The early years of nursing in the
Dutch East Indies, 1895–1920
Before 1900 there were almost no trained nurses to be found in
the Dutch East Indies. Medical progress called for qualified nurses.
Initially, the solution seemed to lie in importing nurses from the
Netherlands, but as they proved reluctant to travel to the colony, it
was decided to attempt to train local people instead: (Indo-) European
and Indonesian,1 male and female. Remarkably, while nursing was,
typically, considered a woman’s occupation in the mother country,
The First World War was the first ‘total war’. Its industrial weaponry damaged millions of men, and drove whole armies underground into dangerously unhealthy trenches. Many were killed. Others suffered from massive, life-threatening injuries; wound infections such as gas gangrene and tetanus; exposure to extremes of temperature; emotional trauma; and systemic disease. Tens of thousands of women volunteered to serve as nurses to alleviate their suffering. Some were fully-trained professionals; others had minimal preparation, and served as volunteer-nurses. Their motivations were a combination of compassion, patriotism, professional pride and a desire for engagement in the ‘great enterprise’ of war. The war led to an outpouring of war-memoirs, produced mostly by soldier-writers whose works came to be seen as a ‘literary canon’ of war-writing. But nurses had offered immediate and long-term care, life-saving expertise, and comfort to the war’s wounded, and their experiences had given them a perspective on industrial warfare which was unique. Until recently, their contributions, both to the saving of lives and to our understanding of warfare have remained largely hidden from view. ‘Nurse Writers of the Great War’ examines these nurses’ memoirs and explores the insights they offer into the nature of nursing and the impact of warfare. The book combines close biographical research with textual analysis, in order to offer an understanding of both nurses’ wartime experiences and the ways in which their lives and backgrounds contributed to the style and content of their writing.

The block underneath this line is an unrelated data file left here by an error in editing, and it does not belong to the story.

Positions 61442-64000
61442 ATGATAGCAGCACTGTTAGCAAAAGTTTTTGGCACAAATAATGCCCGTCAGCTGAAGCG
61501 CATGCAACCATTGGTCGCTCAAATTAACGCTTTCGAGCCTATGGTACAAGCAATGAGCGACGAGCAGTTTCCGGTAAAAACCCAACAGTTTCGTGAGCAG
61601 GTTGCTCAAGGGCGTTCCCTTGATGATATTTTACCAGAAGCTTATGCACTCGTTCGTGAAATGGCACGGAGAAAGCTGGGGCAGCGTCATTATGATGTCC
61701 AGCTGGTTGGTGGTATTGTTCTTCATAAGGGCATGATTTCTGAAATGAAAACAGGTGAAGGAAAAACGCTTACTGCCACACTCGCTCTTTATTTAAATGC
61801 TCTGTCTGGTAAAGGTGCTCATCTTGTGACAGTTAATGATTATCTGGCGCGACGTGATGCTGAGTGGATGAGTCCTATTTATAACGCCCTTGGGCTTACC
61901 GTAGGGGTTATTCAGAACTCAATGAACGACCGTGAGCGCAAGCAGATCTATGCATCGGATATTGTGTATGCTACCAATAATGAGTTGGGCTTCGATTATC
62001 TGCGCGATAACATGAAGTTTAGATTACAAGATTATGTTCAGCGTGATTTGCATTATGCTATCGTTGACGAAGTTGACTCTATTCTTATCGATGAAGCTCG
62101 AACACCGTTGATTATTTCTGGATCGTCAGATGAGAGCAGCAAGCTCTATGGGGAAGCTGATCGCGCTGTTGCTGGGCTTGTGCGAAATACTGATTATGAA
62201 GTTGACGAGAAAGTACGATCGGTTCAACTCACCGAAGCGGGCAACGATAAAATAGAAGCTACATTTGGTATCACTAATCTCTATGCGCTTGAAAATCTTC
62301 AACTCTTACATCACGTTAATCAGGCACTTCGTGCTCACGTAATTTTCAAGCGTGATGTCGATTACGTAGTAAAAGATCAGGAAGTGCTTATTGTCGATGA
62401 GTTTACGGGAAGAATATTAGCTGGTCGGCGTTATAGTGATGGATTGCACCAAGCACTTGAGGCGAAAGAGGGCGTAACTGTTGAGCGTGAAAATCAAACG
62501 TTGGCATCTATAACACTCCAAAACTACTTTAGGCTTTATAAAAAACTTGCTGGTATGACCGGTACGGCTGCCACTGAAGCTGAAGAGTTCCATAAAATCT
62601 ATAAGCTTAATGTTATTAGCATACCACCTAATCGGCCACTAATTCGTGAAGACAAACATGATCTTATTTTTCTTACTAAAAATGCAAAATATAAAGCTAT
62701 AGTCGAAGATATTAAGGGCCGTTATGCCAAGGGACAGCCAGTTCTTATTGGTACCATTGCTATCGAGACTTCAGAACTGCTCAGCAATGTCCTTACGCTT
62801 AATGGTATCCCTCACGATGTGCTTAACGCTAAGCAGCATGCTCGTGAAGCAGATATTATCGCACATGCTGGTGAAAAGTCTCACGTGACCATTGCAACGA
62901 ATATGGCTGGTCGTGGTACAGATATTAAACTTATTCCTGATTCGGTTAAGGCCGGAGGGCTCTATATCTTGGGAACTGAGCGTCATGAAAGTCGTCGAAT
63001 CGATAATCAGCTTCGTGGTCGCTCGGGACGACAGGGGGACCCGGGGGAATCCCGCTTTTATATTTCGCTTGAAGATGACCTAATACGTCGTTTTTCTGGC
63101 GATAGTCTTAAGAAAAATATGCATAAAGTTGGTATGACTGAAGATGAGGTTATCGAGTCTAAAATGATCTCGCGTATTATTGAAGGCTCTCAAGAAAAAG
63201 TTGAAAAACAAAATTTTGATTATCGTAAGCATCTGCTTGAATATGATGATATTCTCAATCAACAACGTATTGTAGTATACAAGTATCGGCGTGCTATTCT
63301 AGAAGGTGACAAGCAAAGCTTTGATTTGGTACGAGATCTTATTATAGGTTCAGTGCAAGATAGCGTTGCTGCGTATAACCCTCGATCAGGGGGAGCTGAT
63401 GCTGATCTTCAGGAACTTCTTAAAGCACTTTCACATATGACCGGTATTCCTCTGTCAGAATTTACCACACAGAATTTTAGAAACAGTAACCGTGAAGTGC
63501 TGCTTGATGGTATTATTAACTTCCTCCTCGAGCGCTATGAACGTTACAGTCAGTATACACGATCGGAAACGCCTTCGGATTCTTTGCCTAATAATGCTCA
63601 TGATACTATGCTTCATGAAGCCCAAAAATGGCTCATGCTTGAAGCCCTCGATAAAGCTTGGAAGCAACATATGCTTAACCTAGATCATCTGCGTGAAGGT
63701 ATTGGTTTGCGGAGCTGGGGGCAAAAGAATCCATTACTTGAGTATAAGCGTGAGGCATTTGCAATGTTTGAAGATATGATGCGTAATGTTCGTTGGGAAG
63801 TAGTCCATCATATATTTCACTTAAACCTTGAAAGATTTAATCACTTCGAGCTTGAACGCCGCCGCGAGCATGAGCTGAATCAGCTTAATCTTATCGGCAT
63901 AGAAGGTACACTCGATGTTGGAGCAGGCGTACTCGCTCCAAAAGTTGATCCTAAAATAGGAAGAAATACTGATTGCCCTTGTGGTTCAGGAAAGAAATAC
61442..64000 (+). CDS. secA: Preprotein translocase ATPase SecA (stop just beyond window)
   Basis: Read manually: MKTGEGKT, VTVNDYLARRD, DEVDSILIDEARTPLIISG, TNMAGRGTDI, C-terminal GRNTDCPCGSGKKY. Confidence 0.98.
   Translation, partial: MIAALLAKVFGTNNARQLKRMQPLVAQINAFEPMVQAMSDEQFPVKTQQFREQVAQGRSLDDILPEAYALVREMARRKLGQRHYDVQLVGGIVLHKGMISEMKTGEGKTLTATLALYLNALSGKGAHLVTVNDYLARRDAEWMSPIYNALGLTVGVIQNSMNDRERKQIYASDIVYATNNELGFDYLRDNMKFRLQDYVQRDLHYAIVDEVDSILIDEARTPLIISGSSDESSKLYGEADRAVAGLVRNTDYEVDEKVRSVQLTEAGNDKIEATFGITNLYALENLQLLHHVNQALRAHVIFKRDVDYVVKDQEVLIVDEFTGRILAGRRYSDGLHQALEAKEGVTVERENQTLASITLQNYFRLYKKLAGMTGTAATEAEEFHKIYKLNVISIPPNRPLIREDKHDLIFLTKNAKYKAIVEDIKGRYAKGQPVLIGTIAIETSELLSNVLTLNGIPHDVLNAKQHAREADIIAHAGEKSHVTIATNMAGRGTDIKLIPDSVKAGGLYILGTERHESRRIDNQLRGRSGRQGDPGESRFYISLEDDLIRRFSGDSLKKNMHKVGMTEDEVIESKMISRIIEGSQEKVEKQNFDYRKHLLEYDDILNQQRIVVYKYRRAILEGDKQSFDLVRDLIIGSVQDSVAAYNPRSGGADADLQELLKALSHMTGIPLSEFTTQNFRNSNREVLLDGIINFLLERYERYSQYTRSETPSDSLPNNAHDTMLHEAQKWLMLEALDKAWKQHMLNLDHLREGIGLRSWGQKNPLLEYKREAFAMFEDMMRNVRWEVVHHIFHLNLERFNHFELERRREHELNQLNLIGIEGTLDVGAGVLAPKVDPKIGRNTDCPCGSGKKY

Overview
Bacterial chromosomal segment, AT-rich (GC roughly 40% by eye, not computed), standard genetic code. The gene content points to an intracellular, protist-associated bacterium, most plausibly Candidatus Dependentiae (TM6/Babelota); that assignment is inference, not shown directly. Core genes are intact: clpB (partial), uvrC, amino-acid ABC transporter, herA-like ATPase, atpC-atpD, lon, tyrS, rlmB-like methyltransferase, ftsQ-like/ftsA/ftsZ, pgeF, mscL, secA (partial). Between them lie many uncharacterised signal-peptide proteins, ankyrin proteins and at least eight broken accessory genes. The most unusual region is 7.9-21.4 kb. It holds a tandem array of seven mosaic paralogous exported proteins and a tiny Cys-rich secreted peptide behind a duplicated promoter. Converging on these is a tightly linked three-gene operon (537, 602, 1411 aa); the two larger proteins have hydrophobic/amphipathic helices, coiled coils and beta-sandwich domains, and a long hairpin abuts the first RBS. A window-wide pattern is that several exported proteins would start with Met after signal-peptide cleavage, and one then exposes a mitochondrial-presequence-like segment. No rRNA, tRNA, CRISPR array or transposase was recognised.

Changes in nursing and mission in
Barbra Mann Wall
In 1914, Britain created the country of Nigeria by joining northern
and southern protectorates together. In a colonisation process that
lasted more than forty years, the British employed treaties, battles,
threats of deportation and collaboration with compliant local rulers
as they established a policy of ‘indirect rule’. Yet racial discrimination
and other forms of alienation led to anti-colonial protests and nationalist resistance movements. After the Second World War
A Belated but Welcome Theory of Change on Mental Health and
transport, delivery services, nursing and cleaning services). Differential
vulnerability arises from biological and/or social disadvantages that result
in morbidities involving immune system compromise, or which create
constraints in adhering to lockdown requirements, such as mask-wearing.
A Tunisian study, for example, found women who had experienced previous
domestic abuse were at increased risk
Planned Obsolescence of Medical Humanitarian Missions: An Interview with
Tony Redmond, Professor and Practitioner of International Emergency Medicine and
Co-founder of HCRI and UK-Med
it can now live there and it will cover the
wound. But it requires specialist post-op nursing care to make sure it
doesn’t become infected. So, first you need an operating microscope, which
you’re not going to take with you, plus it’s complicated, and you need
specialist nurses for the post-op period.
So, many years ago I worked in Sarajevo, where they had a plastic-surgery centre.
Sarajevo was a leading plastic-surgery centre and lots of war wounds needed